Museum captures ‘full scope’ of art history

When most people think about Northwest Arkansas, they often think of Walmart and the University of Arkansas, businesses that have made big impacts on the communities around them.

Alice Walton, daughter of Walmart founder Sam Walton, decided that she wanted to make an impact on the Northwest Arkansas community too. She is the orchestrator behind the biggest art museum in the state of Arkansas, and she sought to add a nonprofit to that list of businesses, leaving a legacy in the local community.

In 2011, when Crystal Bridges Museum of American Art was built, Walton’s dream of an art museum that people from all over could visit for free became a reality.

With admission paid for by Walmart, visitors can come and enjoy the many exhibits, walking trails and pieces of art for free.

Crystal Bridges houses more than 400 pieces of art spanning a 240 year period, with the earliest piece being a painting of President George Washington from the 1780s. The pieces are displayed in four permanent exhibits. The first exhibit starts with pieces in the Colonial Era. The last exhibit ends with pieces from the 20th century.

Walton’s goal behind building Crystal Bridges was to “highlight the full scope of American art and history,” which includes the natural artistic appeal of the woods and springs surrounding the building. She wanted the rolling hills and wooded area surrounding the museum to be a special part of every visitor’s experience.

There are a total of seven exhibitions, six of which are permanent and one temporary exhibition, which is switched out three times a year and usually stays at Crystal Bridges for three to four months.

Each exhibition is divided into different chronological categories, except for one, which is exclusively used to showcase the works of local artists. The exhibitions host a variety of art pieces including paintings of different styles, sculptures, watercolors, sketches with pen, charcoal or pencil and tactile pieces.

Some of the most well-known American artworks shown in these exhibits include the art of Norman Rockwell, Georgia O’Keeffe and Andy Warhol.

One of the reasons John Brown University senior Andrea Perry likes to visit the museum is to see the Norman
Rockwell painting.

“Norman Rockwell’s ‘Rosie the Riveter’ is my absolute favorite piece of art there,” Perry said. “When I was a child, my mom would let me flip through this giant Best of Norman Rockwell book that she had. I was in love with his realism and creativity. His work was timeless and relatable.”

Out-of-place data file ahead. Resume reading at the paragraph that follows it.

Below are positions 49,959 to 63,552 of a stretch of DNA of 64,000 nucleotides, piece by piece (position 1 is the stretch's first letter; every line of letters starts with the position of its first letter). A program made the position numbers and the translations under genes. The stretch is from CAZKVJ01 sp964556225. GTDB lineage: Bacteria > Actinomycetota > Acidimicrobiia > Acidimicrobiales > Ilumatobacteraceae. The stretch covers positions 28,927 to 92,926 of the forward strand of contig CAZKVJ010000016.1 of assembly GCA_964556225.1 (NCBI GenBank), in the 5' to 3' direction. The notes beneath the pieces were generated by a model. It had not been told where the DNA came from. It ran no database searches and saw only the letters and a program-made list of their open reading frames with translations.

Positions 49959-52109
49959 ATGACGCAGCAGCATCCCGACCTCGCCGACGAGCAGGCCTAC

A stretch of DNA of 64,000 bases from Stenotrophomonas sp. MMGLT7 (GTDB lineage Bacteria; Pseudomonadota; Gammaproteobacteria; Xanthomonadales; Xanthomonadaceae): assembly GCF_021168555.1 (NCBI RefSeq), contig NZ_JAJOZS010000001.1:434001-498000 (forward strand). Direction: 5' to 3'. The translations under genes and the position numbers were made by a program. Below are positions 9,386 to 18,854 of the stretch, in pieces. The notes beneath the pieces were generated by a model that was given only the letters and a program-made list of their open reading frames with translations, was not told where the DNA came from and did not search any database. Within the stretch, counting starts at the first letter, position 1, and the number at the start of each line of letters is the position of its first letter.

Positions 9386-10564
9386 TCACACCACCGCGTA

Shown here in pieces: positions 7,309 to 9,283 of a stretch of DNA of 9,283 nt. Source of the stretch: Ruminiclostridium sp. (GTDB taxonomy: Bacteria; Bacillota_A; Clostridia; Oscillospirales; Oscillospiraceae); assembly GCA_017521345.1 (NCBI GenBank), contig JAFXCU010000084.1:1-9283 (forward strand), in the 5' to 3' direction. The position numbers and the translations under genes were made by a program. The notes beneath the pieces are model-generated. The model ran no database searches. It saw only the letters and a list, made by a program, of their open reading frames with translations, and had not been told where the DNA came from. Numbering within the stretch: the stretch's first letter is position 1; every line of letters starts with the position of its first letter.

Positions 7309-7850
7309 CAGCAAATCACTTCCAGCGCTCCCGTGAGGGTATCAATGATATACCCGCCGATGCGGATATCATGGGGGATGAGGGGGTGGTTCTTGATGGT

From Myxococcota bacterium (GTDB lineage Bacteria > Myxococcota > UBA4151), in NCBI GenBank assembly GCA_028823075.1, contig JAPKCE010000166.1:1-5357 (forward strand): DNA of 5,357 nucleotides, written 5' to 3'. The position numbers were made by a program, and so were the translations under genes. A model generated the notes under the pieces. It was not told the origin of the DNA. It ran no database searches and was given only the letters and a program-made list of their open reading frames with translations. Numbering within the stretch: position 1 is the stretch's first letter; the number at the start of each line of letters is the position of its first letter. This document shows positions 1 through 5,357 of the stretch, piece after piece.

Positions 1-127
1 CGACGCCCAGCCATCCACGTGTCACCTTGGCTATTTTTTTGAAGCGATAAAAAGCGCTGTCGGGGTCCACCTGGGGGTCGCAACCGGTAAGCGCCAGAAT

On the weekends, Crystal Bridges seeks to engage their visitors in a more hands-on and captivating way so that when people leave, they will want to come back, no matter how far away they live, and tell their friends. Some of the activities they host are live demonstrations by local artists, live orchestral music being played next to a piece of art and guided tours.

Another unique aspect of Crystal Bridges compared to other art museums is that they also desire to show the art in nature. The biggest way that they seek to include nature is through their four walking trails scattered throughout the grounds.

The trails take visitors through the surrounding wooded area filled with native flowers and trees. They will also walk up upon and alongside larger pieces of art, like a bronze pig and a stainless steel tree, which may be too big to fit inside the museum. The background of the changing landscape also adds to the look of the pieces.

On their trail walk, visitors will also come across the Crystal Spring, from which the museum receives its name, and the Tulip Tree Shelter that gives visitors a place to hide from the sun and rest while still enjoying the beauty of the nature around them.

After visiting Crystal Bridges, guests will come away with many memories of the beautiful pieces of art they saw in the exhibitions. They will remember the welcome that they received from the very first moment they were greeted.

The beauty of the rolling hills and wooded area with natural flowing springs will prompt them to want to walk the trails before they leave, if only for a brief moment to catch the art not kept inside.

And of course, visitors will walk away with a better knowledge and understanding of the different works of art created by American artists, depicting the different struggles and joys of living in America all the way from the Colonial Era to the 20th century.

It will be a place to visit often, with friends and family members to help discover this jewel tucked away in the Ozark Mountains of Northwest Arkansas.

Julia Cason lives in Little Rock, Ark., a three-hour drive from the museum, yet she said that she frequents the museum often because she finds the water soothing.

Cason and her husband have children that live in a nearby town and the couple will often meet them at the museum for lunch and a walk on the trails. While the couple waits, Cason sits in the restaurant located in one of the museum’s sections where she can sit comfortably and look over the pond and see the fish swimming below her.

Having lived all over the United States, including the New England area and in California, she has been to many art museums, and she said that she enjoys telling her friends that Arkansas has good art museums too.